Howie Harshaw, professer in the Faculty of Physical Education and Recreation
Dr. Howie Harshaw joins the faculty in 2013 from the University of British Columbia.
When a tree falls in the forest, Dr. Howie Harshaw likely knows who can hear it, what they think about it, and perhaps their social networking characteristics.
According to Harshaw
, exposure to nature - even sitting in a forest - can have beneficial health effects.
With a real push for sustainable forest management certification in the 1990s, Harshaw
was interested in understanding the relationships between resource development and extraction activities on the ground, and the perspectives of the public and public advisory groups.
Moving forward, this line of research can shed light on how can we change the way that people see their surroundings.
From this, Harshaw
students assistants launched a research project on behalf of the nine sustainable forest management public advisory group, which had requested more information about the effects of forest management on people living in timber-dependent communities.
"The purpose of the British Columbia Sustainable Forest Management Public Opinion Survey was to inform Public Advisory Groups
of stakeholder and constituency opinions and beliefs about sustainable forest management," said Harshaw
"This project reflects an attempt to realize continual improvement in the ways in which the Public Advisory Groups deliberate forest management issues, and to contribute to discussions about appropriate forest management practices in and near their communities."
has helped to raise the profile of outdoor recreation concerns and issues regarding broader land-use planning initiatives and strategies.
has developed and assessed criteria and indicators used in outdoor recreation in the planning of resource-integrated forest landscape planning in British Columbia and the North American forest industry.
"Many of the outdoor recreation issues that I investigate have to do with coordinating public recreation use with natural resource development and use.
For example, the BC Sustainable Forest Management Public Opinion Survey sought to characterize outdoor recreation use in each of the communities that were examined.
Respondents of Harshaw's research
were also asked whether they felt that their outdoor recreation needs have been represented in forest land-use planning.
"I have also been involved in surveys that have sought to address particular management issues, such as the satisfaction of visitors to BC Hydro boat ramps in the Arrow Lakes and identifying factors that influence boat ramp selection and use; visitor satisfaction was also a focus of the Beaver Lodge Forest Lands Visitor Survey, again in the context of forest management.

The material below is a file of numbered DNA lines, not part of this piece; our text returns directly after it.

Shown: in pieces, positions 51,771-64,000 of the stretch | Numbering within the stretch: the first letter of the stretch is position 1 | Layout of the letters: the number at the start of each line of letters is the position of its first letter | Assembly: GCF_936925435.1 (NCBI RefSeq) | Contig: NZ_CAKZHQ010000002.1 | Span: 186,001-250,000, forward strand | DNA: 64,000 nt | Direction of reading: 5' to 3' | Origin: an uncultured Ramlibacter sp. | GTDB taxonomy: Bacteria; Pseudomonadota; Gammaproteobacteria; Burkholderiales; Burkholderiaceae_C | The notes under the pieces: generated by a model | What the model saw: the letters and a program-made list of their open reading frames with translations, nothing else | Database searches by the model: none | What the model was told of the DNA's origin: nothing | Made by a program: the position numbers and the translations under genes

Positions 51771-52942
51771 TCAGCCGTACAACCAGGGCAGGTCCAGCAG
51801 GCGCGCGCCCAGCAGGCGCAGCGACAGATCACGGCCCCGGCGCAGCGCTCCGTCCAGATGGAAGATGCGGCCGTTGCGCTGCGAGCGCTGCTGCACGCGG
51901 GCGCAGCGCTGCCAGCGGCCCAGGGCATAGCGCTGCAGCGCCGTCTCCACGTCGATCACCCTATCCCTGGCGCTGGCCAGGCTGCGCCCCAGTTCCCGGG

The other broad issue that has been a part of all of Harshaw's survey work has been the measurement of outdoor recreation participation.
Something that he
says Alberta does well compared to other Canadian Provinces.
Harshaw, who joined the faculty early in August, 2013 says "My studies will cross culture with Nature and the understanding of social structure from social networking.
A project that he
is currently investigating is a study of environmental beliefs and behaviors of rock climbers in Squamish, British Columbia, and the influence of the degree of recreation involvement and social structure on these beliefs and behaviors.
team are studying climbers of all different skill levels and climbing styles to see if their attitudes towards the environment changes as their skill levels increase.
"More advanced climbers seem to have a 'leave-no-trace' perspective on the environment, whereas beginners tend to be there for the immediate experience and may not be as concerned about their impact on the environment around them.
Another part of this study is the understanding the dynamics of climbers' social networks as they increase their commitment to climbing activities.
"Do climbers' social networks change as their skills develop and their involvement in different aspects of rock climbing increase?
Do they communicate and spend time with individuals who share common interests and skill levels?"
In addition to his research, Harshaw, currently a Director of the Canadian Association of Leisure Studies and the Canadian representative to the North American Waterfowl Management Plan Human Dimensions Working Group, will be teaching Recreation & Leisure Scholarship at the University of Alberta starting in the winter of 2014.